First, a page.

Still puzzling over the photograph of the blood-spattered girl in a fairy dress, I’m struck by how diﬀerent its erotic language is to the poetic language of the ﬁrst modern zombie incarnation, Romero’s Night of the Living Dead (1968). There are young zombiﬁed girls aplenty in this ﬁlm – stumbling through the night and plucking at the ﬂesh of the newly dead – but the ﬁlm’s language doesn’t lend itself to this kind of violent erotic fantasy. The language of the zombie feast – of blood, ruptures, tears and entrails – is the same, but there is nothing eroticised about its violence. Quite the reverse. In Romero’s ﬁrst zombie ﬁlm attention keeps shifting from oneiric scenes of zombies gathering and eating to the captivating drama unfolding in a besieged farmhouse. The zombies massing outside interrupt and frame the drama but they never colonise our, the viewers’, point of view, which is always moving between these two very diﬀerent realities and their intermittent violent intersection. This juxtaposition of the zombie crowd and the individuated narrative of the survivors creates its own poetics: a grammatical structure
underpinning the ﬁlm’s allegorical eloquence. The power of Romero’s original ﬁlm as a critical exploration of modern violence – rather than a celebration of it – has to do with the dialectic he establishes between the mute violence of the zombie mass and the individuated narratives of the survivors. The enigma of the zombies can only be grasped within this
dialectic. On their own, zombies don’t signify much at all, but embedded within the dialectic of individuation and massiﬁcation they assume an immense allegorical power. Of course many ﬁctional zombie works are simply celebrations of an eroticised violence. Redneck Zombies (1989), for example, is one of many such ﬁlms whose entire raison d’être is to visualise ever new forms of dissection, decomposition and decay for the spectator’s pleasure. Zomblies (2010) exists purely to showcase special eﬀects, actions scenes and some powerful weaponry. There are many zombie ﬁctional works like this, endlessly repeating mute and repetitive dissections of bodies. Some argue that the graphic montages of extreme violence typical of zombie ﬁlms have a radically decentring power deriving from the way they dismember bodies, texts and the aﬀective responses of their viewers (Arnzen, 1994). But Zombie texts, however extreme their violence, can be the stupidest of works or the sharpest, just as zombie publics can be mindlessly violent or exuberantly creative. Violent montage, however fragmentary explosive or uncanny, can’t in itself explain the allegorical power of zombies today. Zombies, at their best, do more than explode our ‘viewing positions’ and at their worst this is all they do. Part of what zombies do – their theatrical function within the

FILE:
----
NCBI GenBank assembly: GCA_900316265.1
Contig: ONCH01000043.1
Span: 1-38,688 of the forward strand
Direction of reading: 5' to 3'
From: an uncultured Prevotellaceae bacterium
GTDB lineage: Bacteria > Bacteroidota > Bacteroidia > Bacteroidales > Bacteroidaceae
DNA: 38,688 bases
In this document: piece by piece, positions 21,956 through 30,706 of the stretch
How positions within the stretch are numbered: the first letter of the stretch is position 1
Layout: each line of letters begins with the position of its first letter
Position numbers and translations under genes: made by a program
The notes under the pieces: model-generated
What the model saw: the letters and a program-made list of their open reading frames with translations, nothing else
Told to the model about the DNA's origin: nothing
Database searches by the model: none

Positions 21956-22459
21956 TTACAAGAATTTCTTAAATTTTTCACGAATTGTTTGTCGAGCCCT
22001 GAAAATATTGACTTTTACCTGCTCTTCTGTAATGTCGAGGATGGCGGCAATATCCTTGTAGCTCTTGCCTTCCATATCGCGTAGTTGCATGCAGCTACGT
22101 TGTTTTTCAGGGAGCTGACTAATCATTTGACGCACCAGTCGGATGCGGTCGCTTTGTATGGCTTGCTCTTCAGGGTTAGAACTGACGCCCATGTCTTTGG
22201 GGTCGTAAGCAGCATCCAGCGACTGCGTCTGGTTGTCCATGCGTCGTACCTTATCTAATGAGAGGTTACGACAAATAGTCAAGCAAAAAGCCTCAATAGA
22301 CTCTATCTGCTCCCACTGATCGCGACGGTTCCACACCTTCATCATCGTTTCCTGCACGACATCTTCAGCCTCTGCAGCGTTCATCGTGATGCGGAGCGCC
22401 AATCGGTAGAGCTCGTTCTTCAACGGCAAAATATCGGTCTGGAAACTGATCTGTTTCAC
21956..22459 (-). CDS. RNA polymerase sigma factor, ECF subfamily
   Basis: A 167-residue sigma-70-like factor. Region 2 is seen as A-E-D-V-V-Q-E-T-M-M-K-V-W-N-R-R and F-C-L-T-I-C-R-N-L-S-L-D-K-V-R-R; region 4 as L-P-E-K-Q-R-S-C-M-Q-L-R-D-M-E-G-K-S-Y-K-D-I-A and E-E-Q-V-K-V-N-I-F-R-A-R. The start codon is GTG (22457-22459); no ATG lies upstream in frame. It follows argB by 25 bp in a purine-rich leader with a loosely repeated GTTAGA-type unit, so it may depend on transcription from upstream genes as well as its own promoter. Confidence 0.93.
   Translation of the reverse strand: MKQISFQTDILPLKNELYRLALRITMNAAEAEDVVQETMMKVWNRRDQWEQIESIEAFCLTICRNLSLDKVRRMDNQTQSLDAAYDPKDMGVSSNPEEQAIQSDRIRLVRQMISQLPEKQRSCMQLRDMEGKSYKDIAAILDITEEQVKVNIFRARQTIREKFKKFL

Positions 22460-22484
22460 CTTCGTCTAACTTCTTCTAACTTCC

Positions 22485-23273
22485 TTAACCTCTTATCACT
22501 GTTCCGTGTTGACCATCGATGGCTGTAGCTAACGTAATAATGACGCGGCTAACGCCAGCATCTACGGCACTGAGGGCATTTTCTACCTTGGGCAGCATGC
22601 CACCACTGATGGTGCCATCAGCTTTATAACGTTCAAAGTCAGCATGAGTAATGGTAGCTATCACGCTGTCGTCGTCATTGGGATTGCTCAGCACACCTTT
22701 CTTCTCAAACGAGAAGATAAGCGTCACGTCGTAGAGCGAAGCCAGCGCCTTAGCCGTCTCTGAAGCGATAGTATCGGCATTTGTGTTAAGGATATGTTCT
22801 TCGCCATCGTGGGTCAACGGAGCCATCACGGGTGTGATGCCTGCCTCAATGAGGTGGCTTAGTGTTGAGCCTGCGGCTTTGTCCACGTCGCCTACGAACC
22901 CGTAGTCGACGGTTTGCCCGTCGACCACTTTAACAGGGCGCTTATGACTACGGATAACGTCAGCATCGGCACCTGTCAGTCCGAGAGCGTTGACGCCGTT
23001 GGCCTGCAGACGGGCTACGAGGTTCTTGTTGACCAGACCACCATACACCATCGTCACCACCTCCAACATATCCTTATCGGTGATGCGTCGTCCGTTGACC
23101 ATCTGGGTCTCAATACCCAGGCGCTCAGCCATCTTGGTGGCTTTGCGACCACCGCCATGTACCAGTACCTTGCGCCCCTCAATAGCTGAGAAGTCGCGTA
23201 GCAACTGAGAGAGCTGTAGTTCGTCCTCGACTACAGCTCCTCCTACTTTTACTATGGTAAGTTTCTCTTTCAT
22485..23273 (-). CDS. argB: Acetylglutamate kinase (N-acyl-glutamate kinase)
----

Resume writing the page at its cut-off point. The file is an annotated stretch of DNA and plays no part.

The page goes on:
genre – is provide a chorus, a de-individuated mass framing and contextualising the actions of individuated protagonists. The crowd – so often idealised in the ideologies of the twentieth century – is revisioned as a mute and brutal mass animated by a singular impulse, a will to devour the living. The moan-ﬁlled cries of the zombie chorus – susurrating with the death rattle, hungering to devour life – frame the messy, confused and often
treacherous acts of individuated survivors. In zombie ﬁlms, the individual carries the spark of life; en masse there are only zombies. But, en masse, zombies are always getting the better of the living. One by one, survivors slip up and transform in a passage of seconds, from individual subject to viscera feeding the dumb hunger of the crowd. The camera (and zombie fans) love these moments when hundreds of hands and mouths, tear and rip in rhythmic unison. But for people who hate zombie ﬁlms it’s the evident jouissance on display in these moments that disgusts them. Zombie ﬁlms seem to invite their viewers into an unmediated enjoyment of violence, horror spilling into the pleasure of watching living bodies mutate into a mess of entrails. Reviewers often reinforce this by gauging the success of a zombie ﬁlm by its capacity to deliver new scenes of graphic butchery, creating a discourse in which ‘uncompromised’ graphic violence becomes an aesthetic virtue in itself. Critical writing on the other hand tends to interpret these scenes of violence allegorically. Steven Shaviro (1993: 4), for example, argues that zombies are a:
nearly perfect allegory for the inner logic of capitalism, whether this be taken in the sense of the inner exploitation of living labour by dead labour, the death-like regimentation of factories and other social spaces, or the artiﬁcial externally driven stimulation of consumers.